Project-Based Learning: Why it Matters

Holland Elementary is a small K-6 school located in the heart of Vermont’s Northeast Kingdom. The five classroom teachers here serve forty-two students, so they get to know their kids well. After visiting the King Middle in Maine to see project based teaching practices and project-based learning in action, the Holland teachers began to implement the model in their school.  

Project-based learning (PBL) allows students to work collaboratively in teams or independently to answer abstract questions and solve problems or design challenges that are authentic. An authentic unit is relevant to students’ lives, is realistic, or involves real-world tasks and processes. It meets a real need in the world beyond the classroom, or the products students create are used by real people. Inquiry is central in PBL classrooms. Project-based teaching involves carefully planned scaffolding (structure and modeling to help all students make progress towards the goal), coaching and assessment. Rather than content driving the curriculum, a project-based learning model is driven by student interest.

Principal Kelli Dean, a UVEI Principal Intern Program alumni, shared her thoughts on why the North Country Supervisory Union, especially Holland Elementary, has taken on PBL as an approach to teaching and learning.

Why PBL? What were you seeing in the district/school that led you to choose this approach?
What encouraged me to pursue PBL as an instructional approach was less about what I am seeing specifically in our supervisory union and more about what I am seeing in education in general.  Our educational system promotes a traditional way of teaching that does not always allow for student centered learning – that which promotes inquiry and student choice in learning.  It goes without saying that content is important, but it is equally, and perhaps more important for us as educators to teach our students the habits of work and learning that they can transfer to all areas of life.  Perseverance, responsibility, effective communication skills, how to analyze information, how to be a problem solver, how to be a responsible citizen.  These are the “soft” skills that are often critical for a person’s success – regardless of how we define success – in all areas of life. Project-based learning lends itself to teaching these.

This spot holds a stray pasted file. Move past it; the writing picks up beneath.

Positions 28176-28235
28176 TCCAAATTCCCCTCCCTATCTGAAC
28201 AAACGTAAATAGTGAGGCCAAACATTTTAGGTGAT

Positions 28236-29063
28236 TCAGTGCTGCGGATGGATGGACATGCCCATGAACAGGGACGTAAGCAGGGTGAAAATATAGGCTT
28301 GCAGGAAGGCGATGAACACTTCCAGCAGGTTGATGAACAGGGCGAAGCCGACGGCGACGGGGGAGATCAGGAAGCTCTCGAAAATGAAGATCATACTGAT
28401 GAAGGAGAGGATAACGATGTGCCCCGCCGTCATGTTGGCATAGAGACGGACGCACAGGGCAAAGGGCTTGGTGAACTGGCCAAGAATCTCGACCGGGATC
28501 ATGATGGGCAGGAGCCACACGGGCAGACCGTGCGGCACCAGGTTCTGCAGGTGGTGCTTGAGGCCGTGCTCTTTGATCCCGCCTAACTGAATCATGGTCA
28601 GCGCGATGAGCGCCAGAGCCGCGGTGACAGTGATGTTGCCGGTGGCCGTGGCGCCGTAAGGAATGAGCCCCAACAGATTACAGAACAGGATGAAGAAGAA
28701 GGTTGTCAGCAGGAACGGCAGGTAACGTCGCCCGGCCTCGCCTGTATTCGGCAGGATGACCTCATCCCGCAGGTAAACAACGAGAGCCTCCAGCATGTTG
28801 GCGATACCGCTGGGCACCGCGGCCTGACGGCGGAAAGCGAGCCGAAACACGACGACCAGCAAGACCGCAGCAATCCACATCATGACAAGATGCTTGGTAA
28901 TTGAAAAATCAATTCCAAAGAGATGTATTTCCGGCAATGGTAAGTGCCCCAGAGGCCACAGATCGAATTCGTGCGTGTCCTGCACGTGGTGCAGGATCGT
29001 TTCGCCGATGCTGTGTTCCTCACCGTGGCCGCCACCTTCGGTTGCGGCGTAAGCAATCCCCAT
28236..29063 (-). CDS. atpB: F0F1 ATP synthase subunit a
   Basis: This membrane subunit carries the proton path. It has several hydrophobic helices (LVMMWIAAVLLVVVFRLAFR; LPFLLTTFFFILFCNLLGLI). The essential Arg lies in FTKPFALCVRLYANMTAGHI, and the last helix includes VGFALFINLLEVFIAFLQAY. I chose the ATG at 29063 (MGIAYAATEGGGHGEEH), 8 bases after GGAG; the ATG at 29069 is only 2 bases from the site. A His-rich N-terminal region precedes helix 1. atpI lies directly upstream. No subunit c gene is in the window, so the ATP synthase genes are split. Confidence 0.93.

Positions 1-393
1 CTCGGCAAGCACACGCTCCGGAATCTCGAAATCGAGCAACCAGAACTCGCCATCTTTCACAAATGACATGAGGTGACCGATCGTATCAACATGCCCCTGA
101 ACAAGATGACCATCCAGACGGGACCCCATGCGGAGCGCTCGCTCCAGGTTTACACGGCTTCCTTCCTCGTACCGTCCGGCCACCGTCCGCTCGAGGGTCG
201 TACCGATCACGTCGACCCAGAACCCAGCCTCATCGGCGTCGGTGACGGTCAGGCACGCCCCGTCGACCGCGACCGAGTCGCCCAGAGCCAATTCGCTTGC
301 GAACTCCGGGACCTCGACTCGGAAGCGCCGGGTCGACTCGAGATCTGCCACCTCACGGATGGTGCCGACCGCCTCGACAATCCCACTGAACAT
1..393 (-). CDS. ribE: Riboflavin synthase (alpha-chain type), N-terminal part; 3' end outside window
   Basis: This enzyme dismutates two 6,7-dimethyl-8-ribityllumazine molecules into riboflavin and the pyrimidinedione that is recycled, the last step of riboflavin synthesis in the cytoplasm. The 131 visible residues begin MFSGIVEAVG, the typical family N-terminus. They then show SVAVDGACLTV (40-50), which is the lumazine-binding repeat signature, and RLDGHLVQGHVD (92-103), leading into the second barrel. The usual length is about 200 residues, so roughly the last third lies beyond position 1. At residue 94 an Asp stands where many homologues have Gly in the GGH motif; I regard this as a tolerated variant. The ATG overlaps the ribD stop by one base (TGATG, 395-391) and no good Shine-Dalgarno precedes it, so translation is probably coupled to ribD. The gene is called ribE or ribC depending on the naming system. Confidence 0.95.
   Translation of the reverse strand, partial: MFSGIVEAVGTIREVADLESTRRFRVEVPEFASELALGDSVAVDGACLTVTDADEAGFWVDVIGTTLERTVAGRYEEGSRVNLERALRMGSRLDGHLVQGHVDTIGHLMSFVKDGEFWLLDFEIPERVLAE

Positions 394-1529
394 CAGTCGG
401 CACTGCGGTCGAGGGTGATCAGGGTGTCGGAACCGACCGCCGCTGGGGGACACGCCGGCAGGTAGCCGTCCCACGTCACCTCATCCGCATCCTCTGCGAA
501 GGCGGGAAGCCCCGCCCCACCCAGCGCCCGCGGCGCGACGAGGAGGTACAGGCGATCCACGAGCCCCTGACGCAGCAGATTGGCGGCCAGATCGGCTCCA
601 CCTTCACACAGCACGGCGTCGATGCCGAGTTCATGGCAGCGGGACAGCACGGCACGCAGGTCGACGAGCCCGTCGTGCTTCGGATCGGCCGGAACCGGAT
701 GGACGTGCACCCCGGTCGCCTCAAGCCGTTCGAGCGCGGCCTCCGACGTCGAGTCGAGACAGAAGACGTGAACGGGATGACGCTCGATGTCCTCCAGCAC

What do you see as obstacles or challenges with this new learning and approach to teaching?
Our schools tend to be bound by traditional systems, ways of doing business, and approaches to educating children, that can sometimes be rigid and limiting.  Moving beyond those traditions is important to providing the opportunities that kids may need to stretch their learning and thinking. Teachers need to be given the permission to try different instructional approaches and students need to understand that they are leaders of their learning. Our current systems don’t foster this for teachers or students.  

What school-community connections do you think may be enhanced?
Enhancing authentic community connections is always tricky.  My thinking about community engagement has changed over time, from encouraging community members to come to the building to see what we are learning and producing, to including the community as partners in student learning. Also, I want people to increasingly understand that some of the most authentic learning happens beyond our building, and that some of the most knowledgeable people on topics are our community members who live and breathe the skills and information we are trying to teach our students. My hope is that we will build more authentic partnerships with the community so our students understand that important learning happens all the time, with many more people than their classroom teachers, and that it has a value far beyond a grade or score on an assignment.  

Although it is still early in the year, I can see that teachers are beginning to feel more confident about how to implement PBL in their classrooms. Through coaching, they are on the way to developing PBL units and integrating project- based teaching practices on a more consistent basis. In the meantime, I can’t wait to see what the students at Holland will be up to next week.

Commentary by Becky Wipfler and Kelli Dean

Becky Wipfler is UVEI’s Elementary Education Coordinator and a member of our faculty.

Kelli Dean is the principal at Holland Elementary School.  She graduated from UVEI’s Principal Intern Program in 2012.